Democratic presidents, Jewish justices

Patrick Buchanan brings out a remarkable fact:

[O]f the last seven justices nominated by Democrats JFK, LBJ, Bill Clinton and Barack Obama, one was black, Marshall; one was Puerto Rican, Sonia Sotomayor. The other five were Jews: Arthur Goldberg, Abe Fortas, Ruth Bader Ginsberg, Stephen Breyer and Elena Kagan.

Incredible! Ever since President Kennedy’s nomination of Byron White (who by the way turned out to be a conservative justice) in 1962, all the justices nominated by Democratic presidents have been Jewish, black, or Puerto Rican. It’s thus been 48 years—over one fifth of the nation’s history since the founding of the government under the Constitution—since a Democratic president chose a white gentile for the Supreme Court.

But what about that other Democratic president of the last five decades, Jimmy Carter, who is missing from Buchanan’s list? Oddly, Carter in his miserable four years in office never had the opportunity to nominate a Supreme Court justice. Which would seem to be yet another mark of what a loser he was, because, as I just found out by browsing the list of Supreme Court justices at Wikipedia, besides Carter there were only two elected presidents in our entire history who did not name anyone to the Court, and they both kicked the bucket shortly after becoming president: William Henry Harrison, who died one month after entering office in 1841, and Zachary Taylor, who died one year and four months after entering office in 1849. Harrison and Taylor were also the first two presidents to die in office, and, by interesting coincidence, they were also the only two elected Whig presidents.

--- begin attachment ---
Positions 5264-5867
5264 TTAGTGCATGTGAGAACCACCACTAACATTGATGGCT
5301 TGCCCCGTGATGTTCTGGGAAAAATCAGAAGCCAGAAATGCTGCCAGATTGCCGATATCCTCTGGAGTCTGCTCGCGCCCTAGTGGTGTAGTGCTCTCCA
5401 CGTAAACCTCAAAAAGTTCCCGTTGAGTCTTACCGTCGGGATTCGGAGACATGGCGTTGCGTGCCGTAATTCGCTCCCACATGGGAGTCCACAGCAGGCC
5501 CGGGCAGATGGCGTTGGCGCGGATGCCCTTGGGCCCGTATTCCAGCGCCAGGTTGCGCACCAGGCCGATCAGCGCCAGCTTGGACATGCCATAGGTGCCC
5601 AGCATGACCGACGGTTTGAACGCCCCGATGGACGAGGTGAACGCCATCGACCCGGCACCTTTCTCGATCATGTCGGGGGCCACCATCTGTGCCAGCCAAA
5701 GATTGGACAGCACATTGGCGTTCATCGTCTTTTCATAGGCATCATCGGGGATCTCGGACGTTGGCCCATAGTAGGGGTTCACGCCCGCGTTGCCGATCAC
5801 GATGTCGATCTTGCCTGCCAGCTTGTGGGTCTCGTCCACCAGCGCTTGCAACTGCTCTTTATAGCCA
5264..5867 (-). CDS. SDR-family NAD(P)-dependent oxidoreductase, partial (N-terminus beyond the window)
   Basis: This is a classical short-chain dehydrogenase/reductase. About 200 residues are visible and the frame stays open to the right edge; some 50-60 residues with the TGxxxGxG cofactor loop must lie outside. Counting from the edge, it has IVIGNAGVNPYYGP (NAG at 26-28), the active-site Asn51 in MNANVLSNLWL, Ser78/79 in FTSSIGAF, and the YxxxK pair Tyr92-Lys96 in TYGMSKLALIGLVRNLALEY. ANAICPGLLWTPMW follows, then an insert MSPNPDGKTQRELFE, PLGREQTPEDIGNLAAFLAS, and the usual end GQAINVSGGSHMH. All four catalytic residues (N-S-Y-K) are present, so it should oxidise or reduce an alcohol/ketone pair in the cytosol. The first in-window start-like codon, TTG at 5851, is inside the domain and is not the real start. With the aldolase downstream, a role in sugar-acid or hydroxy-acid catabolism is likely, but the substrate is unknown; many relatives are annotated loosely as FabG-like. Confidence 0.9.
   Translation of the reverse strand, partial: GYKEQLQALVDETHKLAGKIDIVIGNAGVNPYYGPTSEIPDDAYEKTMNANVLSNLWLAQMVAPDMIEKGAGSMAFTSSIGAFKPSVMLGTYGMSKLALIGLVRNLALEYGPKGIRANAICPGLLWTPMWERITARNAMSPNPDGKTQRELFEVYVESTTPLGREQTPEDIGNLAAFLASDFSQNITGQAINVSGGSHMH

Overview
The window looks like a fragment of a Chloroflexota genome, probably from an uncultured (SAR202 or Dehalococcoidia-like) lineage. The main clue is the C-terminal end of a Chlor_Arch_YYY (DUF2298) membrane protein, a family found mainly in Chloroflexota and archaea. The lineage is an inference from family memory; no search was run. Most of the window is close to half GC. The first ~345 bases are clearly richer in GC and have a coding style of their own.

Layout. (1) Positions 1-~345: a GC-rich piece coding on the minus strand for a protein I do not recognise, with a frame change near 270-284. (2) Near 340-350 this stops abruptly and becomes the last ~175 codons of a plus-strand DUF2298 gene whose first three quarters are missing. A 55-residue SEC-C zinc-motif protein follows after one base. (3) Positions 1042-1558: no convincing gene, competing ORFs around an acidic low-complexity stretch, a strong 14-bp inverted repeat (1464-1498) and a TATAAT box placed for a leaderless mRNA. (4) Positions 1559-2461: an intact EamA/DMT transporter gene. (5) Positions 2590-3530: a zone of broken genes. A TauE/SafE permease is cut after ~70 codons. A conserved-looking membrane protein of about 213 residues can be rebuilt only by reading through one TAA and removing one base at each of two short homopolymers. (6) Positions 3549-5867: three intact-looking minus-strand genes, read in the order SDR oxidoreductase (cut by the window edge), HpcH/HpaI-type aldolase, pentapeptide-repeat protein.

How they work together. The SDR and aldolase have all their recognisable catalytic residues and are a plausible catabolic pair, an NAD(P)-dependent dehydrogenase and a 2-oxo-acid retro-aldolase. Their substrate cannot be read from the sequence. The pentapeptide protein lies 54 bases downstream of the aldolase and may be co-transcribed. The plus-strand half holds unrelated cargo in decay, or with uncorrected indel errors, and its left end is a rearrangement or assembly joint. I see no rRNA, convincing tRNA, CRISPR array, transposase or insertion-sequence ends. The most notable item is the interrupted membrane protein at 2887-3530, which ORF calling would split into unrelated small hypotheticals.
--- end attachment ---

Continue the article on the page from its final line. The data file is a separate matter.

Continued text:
There was yet one more president who never chose a Supreme Court justice—the unfortunate Andrew Johnson, who succeeded to the office on the death on Lincoln.

- end of initial entry -

Leonard K. writes:

Spelling correction: it’s Ruth Bader Ginsburg, not Ginsberg.

LA replies:

My gosh you’re right. I just checked Wiki. All along I think I’ve been spelling it “berg,” rather than “burg.” And Buchanan does the same misspelling.

Leonard replies:

It’s a common error. Moreover, some bearers (but not Ruth) spell it “berg” themselves, which is a distortion. “Berg” stands for a mountain, and “Burg” stands for a fortress. Ginsburg is a rabbinical name that originated in Guenzburg, a town in Germany.

LA replies:

For example, Allen Ginsberg.

Posted by Lawrence Auster at May 14, 2010 06:00 PM | Send

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